Museum Hours:

Saturday 10-6

Sunday 12-5

 

Mechanical Television

Baird

More information on John Logie Baird

Televisor

Courtesy of Luc Sirois

Televisor Kit

This set was purchased, by another collector, in England, from the widow of one of Baird's assistants.  It was in her attic, and was one of the first sets Baird allowed to leave the laboratory on a permanent basis.  Some British expert (allegedly) dated it as no later than 1928.  It has more controls than other scanning disc sets.  It is complete, and the plug is the type used to plug into British light sockets, as opposed to electrical outlets.

Courtesy of Fred London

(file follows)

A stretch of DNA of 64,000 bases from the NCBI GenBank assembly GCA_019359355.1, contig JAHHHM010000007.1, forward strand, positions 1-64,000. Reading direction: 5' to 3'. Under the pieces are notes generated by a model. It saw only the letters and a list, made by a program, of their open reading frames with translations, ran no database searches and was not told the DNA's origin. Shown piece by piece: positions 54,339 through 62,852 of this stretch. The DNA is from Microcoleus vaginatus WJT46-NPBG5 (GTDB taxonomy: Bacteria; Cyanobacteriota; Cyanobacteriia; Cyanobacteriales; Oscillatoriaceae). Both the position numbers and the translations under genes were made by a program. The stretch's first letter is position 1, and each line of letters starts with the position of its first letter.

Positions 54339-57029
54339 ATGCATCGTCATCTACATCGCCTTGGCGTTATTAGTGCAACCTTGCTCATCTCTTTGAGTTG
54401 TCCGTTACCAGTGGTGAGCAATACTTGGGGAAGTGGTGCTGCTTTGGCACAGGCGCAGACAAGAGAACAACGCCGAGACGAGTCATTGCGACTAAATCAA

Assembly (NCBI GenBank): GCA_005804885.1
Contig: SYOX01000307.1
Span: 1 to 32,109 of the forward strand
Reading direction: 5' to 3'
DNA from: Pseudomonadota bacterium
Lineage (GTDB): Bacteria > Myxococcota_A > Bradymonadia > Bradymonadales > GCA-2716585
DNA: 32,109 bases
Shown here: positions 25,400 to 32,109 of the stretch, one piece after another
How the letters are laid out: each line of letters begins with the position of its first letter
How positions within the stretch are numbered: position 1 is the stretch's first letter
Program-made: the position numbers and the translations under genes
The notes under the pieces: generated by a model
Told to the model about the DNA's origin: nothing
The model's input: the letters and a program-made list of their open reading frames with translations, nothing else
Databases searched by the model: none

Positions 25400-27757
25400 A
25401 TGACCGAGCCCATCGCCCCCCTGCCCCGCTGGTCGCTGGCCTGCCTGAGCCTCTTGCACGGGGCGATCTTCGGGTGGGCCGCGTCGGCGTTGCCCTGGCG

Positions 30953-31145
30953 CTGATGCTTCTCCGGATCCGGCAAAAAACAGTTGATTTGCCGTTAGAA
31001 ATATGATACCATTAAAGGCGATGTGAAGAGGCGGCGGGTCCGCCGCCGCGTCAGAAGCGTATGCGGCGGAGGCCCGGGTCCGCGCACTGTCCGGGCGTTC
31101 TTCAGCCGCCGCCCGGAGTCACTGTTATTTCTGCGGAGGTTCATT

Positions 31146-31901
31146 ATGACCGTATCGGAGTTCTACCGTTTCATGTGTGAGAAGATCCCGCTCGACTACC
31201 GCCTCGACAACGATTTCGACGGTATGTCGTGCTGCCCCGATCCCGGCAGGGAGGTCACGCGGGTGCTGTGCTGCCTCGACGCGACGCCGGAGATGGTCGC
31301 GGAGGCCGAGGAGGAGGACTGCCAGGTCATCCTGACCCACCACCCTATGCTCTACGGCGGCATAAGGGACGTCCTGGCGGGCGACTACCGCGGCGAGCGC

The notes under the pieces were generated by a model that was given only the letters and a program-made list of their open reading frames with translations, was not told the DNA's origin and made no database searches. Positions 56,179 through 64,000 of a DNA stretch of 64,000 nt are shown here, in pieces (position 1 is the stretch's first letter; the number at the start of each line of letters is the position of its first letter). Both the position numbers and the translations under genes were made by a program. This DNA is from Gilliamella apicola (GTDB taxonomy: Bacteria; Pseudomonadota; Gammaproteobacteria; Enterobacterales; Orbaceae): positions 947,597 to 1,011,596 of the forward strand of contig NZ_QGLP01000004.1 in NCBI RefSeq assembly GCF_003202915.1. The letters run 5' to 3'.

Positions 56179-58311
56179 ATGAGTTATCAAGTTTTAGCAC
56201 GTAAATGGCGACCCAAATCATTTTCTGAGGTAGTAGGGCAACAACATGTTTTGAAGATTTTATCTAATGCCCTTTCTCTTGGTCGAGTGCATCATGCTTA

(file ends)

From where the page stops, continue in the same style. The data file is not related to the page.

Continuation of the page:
Model A

Model B (1929)

The model B was the world's first mass-produced television receiver. An estimated 20 sets were made, of which this is the only surviving example.

Courtesy of the National Media Museum, Bradford, West Yorkshire, England

Model C

1931 Mirror Drum

 

1933 Mirror Drum

1933 Mirror Drum

1934 Mirror Drum

 

1932 Prototype

Courtesy of Jerome Halphen

Baird Dual Receiver (ca 1931)

The circuit in this receiver features separate sound and vision tuning

Large screen using 2,100 lamps spaced one inch apart and operated by mechanical commutator switch to make a picture measuring 30 by 70 inches.